It’s high-time for another round of #YouthNotes, where I hang with as many youth workers in as many countries as possible, tryna learn about the communities of young minds that they serve. (If you’re confused, read up more here!)
In this installment, we hopped down to Wellington and explored an age-old question: Ok, but are you legit? In the US, lawyers have to pass the dreaded Bar to practice law; each state has its own rules of certification if you want to teach. What happens when a whole country agrees to certain standards you must pass in order to mold young minds as a youth worker?
In Wellington, we learned about a nationwide effort to help youth workers in New Zealand simply Do Better. Read on for my take as to why the US needs to get to steppin’ in unifying the folks who serve our young minds.
…Illustrated by Broad City gifs.
Last month, as Peter and I cruised our way down from Auckland, we landed in Wellington for a haahht second. We had about 1.5 days to frolic before catching a ferry to the South Island, and I felt a little anxiety about leaving the more heavily-populated and metropolitan North (read: More poppin’ youth programs than the nature-y, vacation-y South).
Bless the universe that brought us Andrew and Elliot from Zeal West, who kindly connected us to Jenna and James at the Zeal Wellington branch. And maybe bless our crazy schedules, too, because we ended up joining for dinner at their house just a 10-minute drive from where we were camping.
But first, lemme orient the folks at home.
Things You Should Know About Wellington
- Wellington is not just the capital of New Zealand; it’s the southernmost capital city in the world. (Sometimes, I forgot how deep-deep-deepity south we are.) It’s situated right at the bottom of New Zealand’s North Island, and is the typically ferry/flying off point to access the South Island.
- Wellington is New Zealand’s 2nd biggest city, with a population of a lil’ over 400,000 — about the size (and, actually, vibe) of Oakland, California.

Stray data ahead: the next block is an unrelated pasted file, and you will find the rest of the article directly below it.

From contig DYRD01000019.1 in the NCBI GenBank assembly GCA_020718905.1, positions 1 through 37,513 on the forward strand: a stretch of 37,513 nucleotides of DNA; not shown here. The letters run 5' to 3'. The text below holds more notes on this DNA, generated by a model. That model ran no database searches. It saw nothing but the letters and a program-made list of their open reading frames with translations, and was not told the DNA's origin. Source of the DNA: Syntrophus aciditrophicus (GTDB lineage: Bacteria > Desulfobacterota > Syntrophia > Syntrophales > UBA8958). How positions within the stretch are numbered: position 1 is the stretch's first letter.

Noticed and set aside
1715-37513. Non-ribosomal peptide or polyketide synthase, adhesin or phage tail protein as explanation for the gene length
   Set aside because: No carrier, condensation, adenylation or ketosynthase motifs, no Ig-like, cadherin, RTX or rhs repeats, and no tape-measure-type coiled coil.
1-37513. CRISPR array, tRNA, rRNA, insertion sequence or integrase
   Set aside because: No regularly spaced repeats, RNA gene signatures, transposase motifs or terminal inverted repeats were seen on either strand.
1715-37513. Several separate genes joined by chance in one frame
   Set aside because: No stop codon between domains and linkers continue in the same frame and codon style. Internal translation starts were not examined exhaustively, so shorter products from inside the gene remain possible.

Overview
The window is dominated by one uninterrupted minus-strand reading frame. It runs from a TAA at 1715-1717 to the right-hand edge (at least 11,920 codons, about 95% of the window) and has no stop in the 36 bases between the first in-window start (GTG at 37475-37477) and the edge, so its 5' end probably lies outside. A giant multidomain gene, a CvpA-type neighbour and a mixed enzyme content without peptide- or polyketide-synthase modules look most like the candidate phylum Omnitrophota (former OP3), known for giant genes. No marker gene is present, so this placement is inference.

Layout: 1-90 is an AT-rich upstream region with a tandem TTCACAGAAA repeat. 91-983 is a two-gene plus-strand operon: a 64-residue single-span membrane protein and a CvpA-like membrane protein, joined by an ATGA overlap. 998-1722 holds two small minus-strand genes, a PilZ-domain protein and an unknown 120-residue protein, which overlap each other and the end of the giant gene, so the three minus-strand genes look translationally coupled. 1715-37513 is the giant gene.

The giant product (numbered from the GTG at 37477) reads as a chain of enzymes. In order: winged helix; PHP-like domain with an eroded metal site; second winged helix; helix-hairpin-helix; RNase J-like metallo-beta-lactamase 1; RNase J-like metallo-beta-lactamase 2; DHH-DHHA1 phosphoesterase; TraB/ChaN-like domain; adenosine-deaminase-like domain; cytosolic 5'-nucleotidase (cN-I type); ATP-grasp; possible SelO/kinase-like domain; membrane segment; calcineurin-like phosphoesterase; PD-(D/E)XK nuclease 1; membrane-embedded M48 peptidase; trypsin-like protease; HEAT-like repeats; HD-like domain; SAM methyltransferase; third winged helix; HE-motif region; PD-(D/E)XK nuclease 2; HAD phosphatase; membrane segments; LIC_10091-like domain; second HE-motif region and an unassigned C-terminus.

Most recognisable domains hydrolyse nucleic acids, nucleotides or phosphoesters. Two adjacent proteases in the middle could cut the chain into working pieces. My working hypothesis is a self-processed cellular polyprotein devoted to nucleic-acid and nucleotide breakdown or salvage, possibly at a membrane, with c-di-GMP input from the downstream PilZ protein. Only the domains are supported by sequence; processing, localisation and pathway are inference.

- Wellington is like if politically-progressive and beautiful-bay-situated San Francisco had a love child with creative, shiny-gritty Dumbo/Brooklyn — but sometime in its conception, they got freaky with an industrial fan. The wind there is fierce, y’all. But the city has a surprisingly young and fun spirit for being the political capital of NZ, and we could easily see ourselves living there.
- This isn’t necessarily a fact, but shoutout to Wellington’s dope national museum, Te Papa, which also offered super-fast and free WiFi. I walked in and wiped away one
gangsterbackpacker tear. You get me, Welly.
After dinner, we got cozy on Jenna’s couch with some tea and chocolate, and dove into one thing in particular: The impressive-yet-tricky structure of youth programs in Aotearoa.
New Zealand is about that non-profit lyfe.
James dropped a super interesting (ballpark) figure on us — New Zealand has roughly one charity organization for every 30 citizens. That’s wild. Let that one sit on you for a hot second. Even though many family trusts are listed as charities (womp), there’s still an awareness of community care in New Zealand that makes me happy to have started our #YouthNotes journey here.
And as for youth programs? Hold my tea.
New Zealand’s Qualification Authority — basically, the government body that deems you legit for basically everything — has a whooole program for youth workers to earn a Certification for Youth Development. This means there’s a nationwide set of standards and assessments those looking to work with young people.
Beyond your standard background check, certified youth workers must show a thorough understanding of things like: